A: We need younger people who are committed to volunteering in the woods. It is important to find young people who want to be involved, but even I did not get involved with the woods until I retired and had more time on my hands. People can learn an enormous amount about the natural world by volunteering in the woods and then, hopefully, get on a path to stewardship. The Forest Preserve has lots of training programs, from learning about plants to monitoring frogs. Stewards will come from those who take the opportunities to volunteer and learn. Co-stewarding with another person is a great way to make the responsibilities more manageable.

Chicken of the Woods (genus: Laetiporus) growing on a dead tree in Perkins

Q: What are some of the most memorable findings you’ve stumbled upon while botanizing in the woods?



A: Chicken of the Woods is a standout discovery! Really all the fungi we have attempted to identify with iNaturalist have been amazing finds. Once we cleared out invasive species and opened up the forest floor, plants we want seeded themselves and began to sprout up in all sorts of unexpected places.


Libby will be hosting the first ever burn day at Perkins Woods on February 12th! Volunteers will be joining together to burn buckthorn clippings and share coffee together. Contact Libby at libbyhill@comcast.net if you are interested.

Bountiful Opportunities at the Foster Street Garden

Established in 2016, Foster Street Garden program is a collaboration between Family Focus Evanston and The Evanston Food Exchange. Children in this program learn about urban agriculture, entrepreneurship, and cooking. The Foster Street Garden is the main initiative of the Evanston Food Exchange. We run the garden from March to October and grow a variety of delicious fruits, vegetables, and herbs. Our president, Chef Q Ibraheem, warmly brought in youth from the after-school and summer programs to teach them invaluable cooking and professional skills.

We welcomed Matt Ryan in 2021 to help us increase production. His contribution helped us distribute more than 1,400 pounds of food from the Foster garden into the community. 


Our partnership with other efforts to grow more food in Evanston has strengthened our resolve to offer locally grown food to more people in the Fifth Ward of Evanston. The new Free Farmstand between Fleetwood Jourdain Community Center and Family Focus drew in many from the community. 


Please come and visit! Bring your time and talent to bear on the many ways to volunteer


Foster Street Urban Agriculture Program


Evanston Food Exchange  

Anne Sills, Board Member & Director

P: 847.814.3779

E: annemsills2@gmail.com

Get involved with us!


We are still on the hunt for board members to enrich our board, bring new ideas to the table, and share their skills. Our most needed positions are the Marketing Lead and Secretary.


The Marketing Lead is a two-year position in charge of our social media presence and email blasts. The Secretary position is an executive position lasting three years and entails taking minutes at our monthly meetings and keeping the board organized. Click the links for more information.


We also need casual volunteers for all our events, especially the upcoming 2023 Wild and Scenic Film Festival and Plant Sale!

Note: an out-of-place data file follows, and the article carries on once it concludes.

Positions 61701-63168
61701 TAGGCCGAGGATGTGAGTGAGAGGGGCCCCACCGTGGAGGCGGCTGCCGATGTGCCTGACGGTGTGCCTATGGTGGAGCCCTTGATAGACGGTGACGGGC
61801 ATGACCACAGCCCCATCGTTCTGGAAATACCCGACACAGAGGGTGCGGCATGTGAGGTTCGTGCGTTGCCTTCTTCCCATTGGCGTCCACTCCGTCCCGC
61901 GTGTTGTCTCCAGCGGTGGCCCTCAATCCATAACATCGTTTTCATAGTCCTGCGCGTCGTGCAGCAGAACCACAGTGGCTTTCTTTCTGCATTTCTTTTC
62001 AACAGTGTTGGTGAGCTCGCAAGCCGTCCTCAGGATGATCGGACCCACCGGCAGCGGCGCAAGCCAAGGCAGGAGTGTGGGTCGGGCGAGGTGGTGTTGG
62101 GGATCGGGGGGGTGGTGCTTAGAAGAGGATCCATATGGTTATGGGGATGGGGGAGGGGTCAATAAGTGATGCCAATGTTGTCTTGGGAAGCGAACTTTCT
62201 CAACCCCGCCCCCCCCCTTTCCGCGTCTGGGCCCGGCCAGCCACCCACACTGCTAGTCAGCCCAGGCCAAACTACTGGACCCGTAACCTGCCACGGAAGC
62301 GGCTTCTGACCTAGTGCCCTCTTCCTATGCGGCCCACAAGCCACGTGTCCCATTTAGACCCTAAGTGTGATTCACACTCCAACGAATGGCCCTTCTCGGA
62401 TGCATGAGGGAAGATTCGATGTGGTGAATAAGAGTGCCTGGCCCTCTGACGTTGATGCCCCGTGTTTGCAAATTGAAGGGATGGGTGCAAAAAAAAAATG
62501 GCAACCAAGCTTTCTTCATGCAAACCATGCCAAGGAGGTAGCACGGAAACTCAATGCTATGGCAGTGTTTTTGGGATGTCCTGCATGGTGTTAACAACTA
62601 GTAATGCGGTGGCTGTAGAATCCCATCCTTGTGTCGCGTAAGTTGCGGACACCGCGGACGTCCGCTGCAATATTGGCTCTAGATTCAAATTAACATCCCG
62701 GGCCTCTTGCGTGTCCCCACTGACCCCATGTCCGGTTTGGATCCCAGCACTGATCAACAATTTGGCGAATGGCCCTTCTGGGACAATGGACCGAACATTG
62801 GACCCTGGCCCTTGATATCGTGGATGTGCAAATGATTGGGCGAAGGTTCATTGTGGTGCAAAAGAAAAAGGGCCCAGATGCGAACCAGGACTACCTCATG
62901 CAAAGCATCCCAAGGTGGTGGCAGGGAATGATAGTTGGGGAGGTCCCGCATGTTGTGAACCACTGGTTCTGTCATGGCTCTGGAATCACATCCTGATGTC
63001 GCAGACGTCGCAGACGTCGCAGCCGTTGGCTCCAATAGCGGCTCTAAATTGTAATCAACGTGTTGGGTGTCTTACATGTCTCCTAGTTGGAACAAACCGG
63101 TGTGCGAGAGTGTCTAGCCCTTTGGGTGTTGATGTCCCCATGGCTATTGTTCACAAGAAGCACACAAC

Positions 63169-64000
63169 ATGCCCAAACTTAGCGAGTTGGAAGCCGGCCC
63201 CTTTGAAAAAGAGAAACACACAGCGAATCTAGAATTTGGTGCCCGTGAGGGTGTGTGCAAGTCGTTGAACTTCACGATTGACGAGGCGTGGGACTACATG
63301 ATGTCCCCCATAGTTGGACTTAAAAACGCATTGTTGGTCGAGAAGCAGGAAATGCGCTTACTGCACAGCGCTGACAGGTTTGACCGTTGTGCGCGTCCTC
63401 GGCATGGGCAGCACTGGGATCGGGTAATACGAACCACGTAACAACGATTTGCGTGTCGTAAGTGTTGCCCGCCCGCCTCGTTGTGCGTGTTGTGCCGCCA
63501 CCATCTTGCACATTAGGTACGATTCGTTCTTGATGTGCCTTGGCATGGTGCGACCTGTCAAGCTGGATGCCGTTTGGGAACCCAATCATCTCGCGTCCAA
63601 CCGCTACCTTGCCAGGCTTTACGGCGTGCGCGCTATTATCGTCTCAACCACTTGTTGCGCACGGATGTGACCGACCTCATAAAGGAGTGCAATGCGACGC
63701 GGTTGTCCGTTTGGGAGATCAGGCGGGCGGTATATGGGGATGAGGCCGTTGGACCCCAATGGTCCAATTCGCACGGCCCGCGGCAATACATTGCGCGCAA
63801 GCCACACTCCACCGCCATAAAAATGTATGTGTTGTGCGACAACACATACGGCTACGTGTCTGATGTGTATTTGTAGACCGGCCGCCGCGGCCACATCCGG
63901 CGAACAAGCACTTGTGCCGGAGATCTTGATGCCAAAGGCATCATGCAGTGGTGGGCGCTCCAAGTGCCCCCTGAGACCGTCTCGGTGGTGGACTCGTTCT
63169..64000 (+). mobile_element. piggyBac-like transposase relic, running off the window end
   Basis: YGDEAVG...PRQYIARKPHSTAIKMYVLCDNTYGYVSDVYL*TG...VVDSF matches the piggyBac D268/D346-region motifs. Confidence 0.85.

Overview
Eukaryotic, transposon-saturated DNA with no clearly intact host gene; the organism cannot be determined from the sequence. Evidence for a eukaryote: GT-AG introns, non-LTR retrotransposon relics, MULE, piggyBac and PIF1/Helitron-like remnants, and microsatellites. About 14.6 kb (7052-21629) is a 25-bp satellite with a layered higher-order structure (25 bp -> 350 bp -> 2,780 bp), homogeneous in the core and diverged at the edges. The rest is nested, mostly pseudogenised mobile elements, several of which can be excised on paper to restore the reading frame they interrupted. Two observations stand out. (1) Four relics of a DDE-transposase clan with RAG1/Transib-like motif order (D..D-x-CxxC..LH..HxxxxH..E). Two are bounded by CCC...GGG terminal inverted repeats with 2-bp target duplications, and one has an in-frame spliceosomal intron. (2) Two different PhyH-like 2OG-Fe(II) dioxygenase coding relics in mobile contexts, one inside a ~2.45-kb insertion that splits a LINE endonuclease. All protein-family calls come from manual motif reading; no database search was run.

Email us at info@evanstonenvironment.org if any of these opportunities seem interesting to you!

The board with the MOST local honey you could ever eat, honey from the Ecology Center's Apiary! This honey was gifted to staff and volunteers.

Plant of the Month

Sneezeweed

Helenium autumnale

Image Credit: © 2007 Louis-M. Landry

Helenium autumnale, also known as Sneezeweed, is a member of the Aster family known for its golden, late blooming flowers. It caught its name sneezeweed based on its historical use as a snuff intended to cause sneezing to rid the body of ailments.


This yellow beauty blooms in autumn, allowing you to have a pop of color in the fall. It grows best in moist soils in partial to full sun. The plant produces a poisonous substance, used to protect itself from diseases and wandering herbivores, so be careful with this beauty around unguarded pets.


You can pre-order Sneezeweed for our plant sale starting 3/3!

Meet the Board: Julia Bunn

Julia Bunn became an Evanston resident in 2017. After attending EEA’s 2019 Breakfast with the Board, she saw an opportunity to re-establish native ecosystems in the city through working with this group that supports the Evanston Ecology Center and encourages environmental awareness in the community. In 2021, she recommended starting the first annual Bird Buzz Native Plant Sale.


Julia graduated with an art degree from the University of Colorado, Boulder, her love of nature piqued by wildlife biology classes. In 2007 she completed the Chicago Botanic Garden’s Ornamental Plant Certificate as well as launching her Spirited Gardener design company. She soon realized that the use of native plants as decorations would be better served to re-wild our outdoor spaces, provide habitat for creatures great and small, and encourage the revitalization of our regional biodiversity.


Become an EEA Member Today!


Now is the perfect time to join the EEA as a member! Not only do you get free snowshoe rentals at the Ecology Center (Monday-Friday, 9am-2:30pm), you also get 20% discounts at the plant sale and Garden Walk. New and renewing members get discounted tickets to the Wild & Scenic Film Festival too!


When you join the Evanston Environmental Association, your fully tax-deductible gift supports the work of the Evanston Ecology Center and the activities of the EEA. Take advantage of EEA membership benefits and join today!

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The Evanston Environmental Association wants to thank our generous donor, the Archer-Patterson Family Foundation, for their continued support.